WASHINGTON (NEXSTAR) — Republicans have unveiled their coronavirus relief bill just days before a $600 weekly unemployment bonus expires, but deep divisions within the GOP remain.

The $1 trillion plan to help Americans get back on the job and in the classroom provides another round of direct payments, more money for small business loans, and liability protections for schools and businesses against pandemic-related lawsuits.

“These resources will prevent furloughs of thousands of employees,” said Sen. Richard Shelby, R-Ala.

The Senate Appropriations chairman broke down the numbers, including $16 billion in new money to ramp up state testing efforts on top of $9 billion that hasn’t been spent yet.

The package will have “a particular emphasis on schools, employers, childcare facilities and nursing homes,” Shelby said. 

The legislation also provides more than $100 billion to help schools and colleges reopen, sending most of it to those holding in-person classes.

“If you have to have more buses, if you have to hire more teachers, have to have more protective equipment, those schools need help paying for that,” said Sen. Lamar Alexander, R-Tenn.

The Senate Health, Education, Labor and Pensions chairman also worked to include opportunities for graduates to continue to defer student loan payments.

“If you have no income, you have no monthly payment,” Alexander said.

However, Senate Democrats argue the bill hurts unemployed Americans by cutting the weekly benefit from $600 to $200.

Under the GOP proposal, the jobless boost would be reduced to $200 a week through September and phased out to a new system that ensures no more than 70% of an employee’s previous pay. States could request an additional two months, if needed, to make the transition.

“In the middle of a pandemic, Senate Republicans and the White House want to give out-of-work Americans a 30-percent pay cut,” said Minority Leader Chuck Schumer, D-N.Y.

Schumer said while the bill does include bipartisan priorities like the direct payments, the current version doesn’t even have a Republican consensus.

“Weeks of infighting among Senate Republicans and the White House caused unnecessary and harmful delays,” he said.

Treasury Secretary Steven Mnuchin and White House Chief of Staff Mark Meadows arrived on Capitol Hill for a second day of talks with Pelosi and Schumer. They also heard an earful during a private GOP lunch Tuesday.

Half the Republican senators are expected to oppose any bill. Several senators have vigorously questioned Mnuchin, Meadows and McConnell behind closed doors. They warned against caving to liberal demands and worried the price tag will balloon past $1 trillion, said Republicans who spoke on condition of anonymity to discuss the private lunch.

“It’s a mess,” said Sen. Josh Hawley, R-Mo. “I don’t know what we’re trying to accomplish.”

Republicans are seeking $16 billion for virus testing while Democrats want $75 billion. For school reopenings, Democrats want four times the $105 billion that Republicans propose.

Democrats want to extend a federal eviction moratorium on millions of rental units that is expiring Friday, but Republicans are silent on evictions.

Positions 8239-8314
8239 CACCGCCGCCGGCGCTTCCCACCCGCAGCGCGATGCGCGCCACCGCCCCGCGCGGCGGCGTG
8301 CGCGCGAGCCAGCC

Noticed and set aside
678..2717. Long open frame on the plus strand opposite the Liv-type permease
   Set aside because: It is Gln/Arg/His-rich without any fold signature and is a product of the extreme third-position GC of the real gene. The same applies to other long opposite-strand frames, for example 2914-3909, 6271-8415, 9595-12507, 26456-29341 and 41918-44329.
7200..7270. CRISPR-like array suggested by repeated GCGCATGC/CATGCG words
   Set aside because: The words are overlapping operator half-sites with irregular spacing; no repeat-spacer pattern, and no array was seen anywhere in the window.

McConnell insisted no bill will pass without a sweeping liability shield for doctors, businesses and schools reopening. Democrats want tougher federal workplace safety oversight.

One major sticking point will be over funding for cash-strapped states and cities. Democrats proposed nearly $1 trillion for states and cities to avert municipal layoffs of government workers. Republicans gave no new money and prefer providing them with flexibility in previously-approved aid.

The two bills are widely seen as simply starting points in talks. Sen. Lindsey Graham, R-S.C., said McConnell would be lucky to get half the Republicans on board.

“We’re in a war, OK, with the virus,” Graham said at the Capitol. “If you don’t think we need money for hospitals and doctors, you’re not looking at the same movie I’m looking at.”

An area of common ground is agreement on a second round of $1,200 stimulus payments to Americans earning $75,000 or less.

But Democrats also add a “heroes’ pay” bonus for front-line workers, money for food stamps and other assistance.

The Republicans come to the negotiating table hobbled by infighting and delays. Conservative Republicans quickly broke ranks, arguing the spending was too much and priorities misplaced.

Sen. Rand Paul, R-Ky. scoffed earlier that McConnell’s bill was sure to win support — from Democrats.

Republicans were scrambling to justify providing $1.7 billion for a new FBI headquarters in Washington that’s a top priority of the president but not of lawmakers or McConnell. Trump’s hotel is across the street from it on Pennsylvania Avenue. Keeping the property in federal hands, rather than relocating the FBI to neighboring Maryland or Virginia as some propose, prevents competing hotels on the prime downtown corner.

As bipartisan talks unfold, the White House has suggested a narrower relief package may be all that’s possible. Democrats have dismissed that as too meager. And Sen. John Cornyn, R-Texas, said, “I haven’t heard any support for that.”

The $600 weekly jobless benefits boost, approved as part of the March aid package, officially expires Friday, but because of the way states process unemployment payments, the cutoff has effectively begun.

Economists widely see signs of trouble in the economy as states revive stay-at-home orders.

Right now, a resolution isn’t expected for weeks.

The Associated Press contributed to this report.